Of the species of insects that pupate we have some which start the transformation to adult form before entering the pupa stage (silkworm larvae have the beginnings of wings).
It seems that we do have adequate intermediates, allowing for the timescales involved.
Current thinking - which is not hard to find - is that the larva is a development of the pro-nymph and the pupa is a development of the nymph.

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PaulK
Member
Posts: 17838
Joined: 01-10-2003
Member Rating: 3.6


(1)
Message 493 of 507 (911027)
06-02-2023 3:53 PM
Reply to: Message 492 by sensei
06-02-2023 3:37 PM


Your argument assumes the availability of unlimited resources, and the absence of environmental hazards that might have driven the UCA to extinction. Neither assumption is very plausible, according,y it is your argument that should be rejected.

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PaulK
Member
Posts: 17838
Joined: 01-10-2003
Member Rating: 3.6


Message 498 of 507 (911060)
06-07-2023 5:56 AM
Reply to: Message 497 by sensei
06-07-2023 4:06 AM


Your argument assumes the availability of unlimited resources, and the absence of environmental hazards that might have driven the UCA to extinction.
First cells must have lived off of non-living material, don't you think? As being the first life, it had nothing else to feed on.
Though I can imagine changing metabolism to feed on new sources, could cause faster reproduction. However, they would not be competing for the same resources then. Perhaps the "food" of the first life cells ran out anyway?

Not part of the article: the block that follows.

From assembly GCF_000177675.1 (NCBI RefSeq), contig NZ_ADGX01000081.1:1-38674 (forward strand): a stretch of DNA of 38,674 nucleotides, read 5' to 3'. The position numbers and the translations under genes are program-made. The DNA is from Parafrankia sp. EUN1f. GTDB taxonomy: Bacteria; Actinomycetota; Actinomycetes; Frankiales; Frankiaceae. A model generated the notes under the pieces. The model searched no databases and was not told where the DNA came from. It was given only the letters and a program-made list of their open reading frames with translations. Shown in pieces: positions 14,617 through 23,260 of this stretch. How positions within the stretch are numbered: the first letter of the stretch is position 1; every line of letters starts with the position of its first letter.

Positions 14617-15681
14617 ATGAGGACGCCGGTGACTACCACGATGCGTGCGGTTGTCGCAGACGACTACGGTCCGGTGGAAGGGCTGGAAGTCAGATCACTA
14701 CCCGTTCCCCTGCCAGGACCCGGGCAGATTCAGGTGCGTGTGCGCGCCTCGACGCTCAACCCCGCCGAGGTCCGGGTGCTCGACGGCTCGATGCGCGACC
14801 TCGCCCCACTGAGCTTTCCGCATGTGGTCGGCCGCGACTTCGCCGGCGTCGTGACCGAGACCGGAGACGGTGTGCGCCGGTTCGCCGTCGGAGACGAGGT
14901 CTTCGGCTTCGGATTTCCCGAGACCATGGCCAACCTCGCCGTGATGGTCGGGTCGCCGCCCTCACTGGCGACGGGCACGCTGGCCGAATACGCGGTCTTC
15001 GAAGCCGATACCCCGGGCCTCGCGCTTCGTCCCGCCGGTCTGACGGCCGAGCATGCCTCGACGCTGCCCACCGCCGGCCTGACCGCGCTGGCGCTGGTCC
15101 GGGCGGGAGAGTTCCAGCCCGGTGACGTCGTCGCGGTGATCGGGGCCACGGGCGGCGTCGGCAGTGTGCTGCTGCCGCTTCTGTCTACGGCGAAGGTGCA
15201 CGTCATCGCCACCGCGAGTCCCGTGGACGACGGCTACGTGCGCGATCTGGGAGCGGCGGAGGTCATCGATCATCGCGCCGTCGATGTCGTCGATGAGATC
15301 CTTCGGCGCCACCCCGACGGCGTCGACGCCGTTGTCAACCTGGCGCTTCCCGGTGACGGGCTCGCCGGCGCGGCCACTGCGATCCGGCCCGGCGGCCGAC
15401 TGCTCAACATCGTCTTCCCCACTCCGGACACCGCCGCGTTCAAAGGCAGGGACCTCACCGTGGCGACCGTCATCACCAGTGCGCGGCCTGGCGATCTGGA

The “non-living material” does not have to run out. If the amount available at any given time is finite, then there will be competition and the less successful species will eventually become extinct.
Faster reproduction does not require changing to a new diet, so that is still a way - and not the only one - in which competition could occur, and favour the newer organism.
You have not addressed the issue of environmental hazards.
Accordingly both objections stand.

This message is a reply to:
 Message 497 by sensei, posted 06-07-2023 4:06 AM sensei has replied

Replies to this message:
 Message 504 by sensei, posted 06-11-2023 1:59 PM PaulK has replied

  
PaulK
Member
Posts: 17838
Joined: 01-10-2003
Member Rating: 3.6


Message 505 of 507 (911127)
06-11-2023 2:21 PM
Reply to: Message 504 by sensei
06-11-2023 1:59 PM


quote:
Do you have any concrete evidence of environmetnal harards that happened to kill off all UCA and all closely related UCA species, globally?

The question of course is whether the LUCA should be expected to survive to the present day. There is in fact well-known evidence of an early environmental disaster that may well have caused a mass extinction. In fact it’s so well known that you really ought to know of it.
Adding that issue to the problem of competition and it is quite implausible that the LUCA would survive to the present day.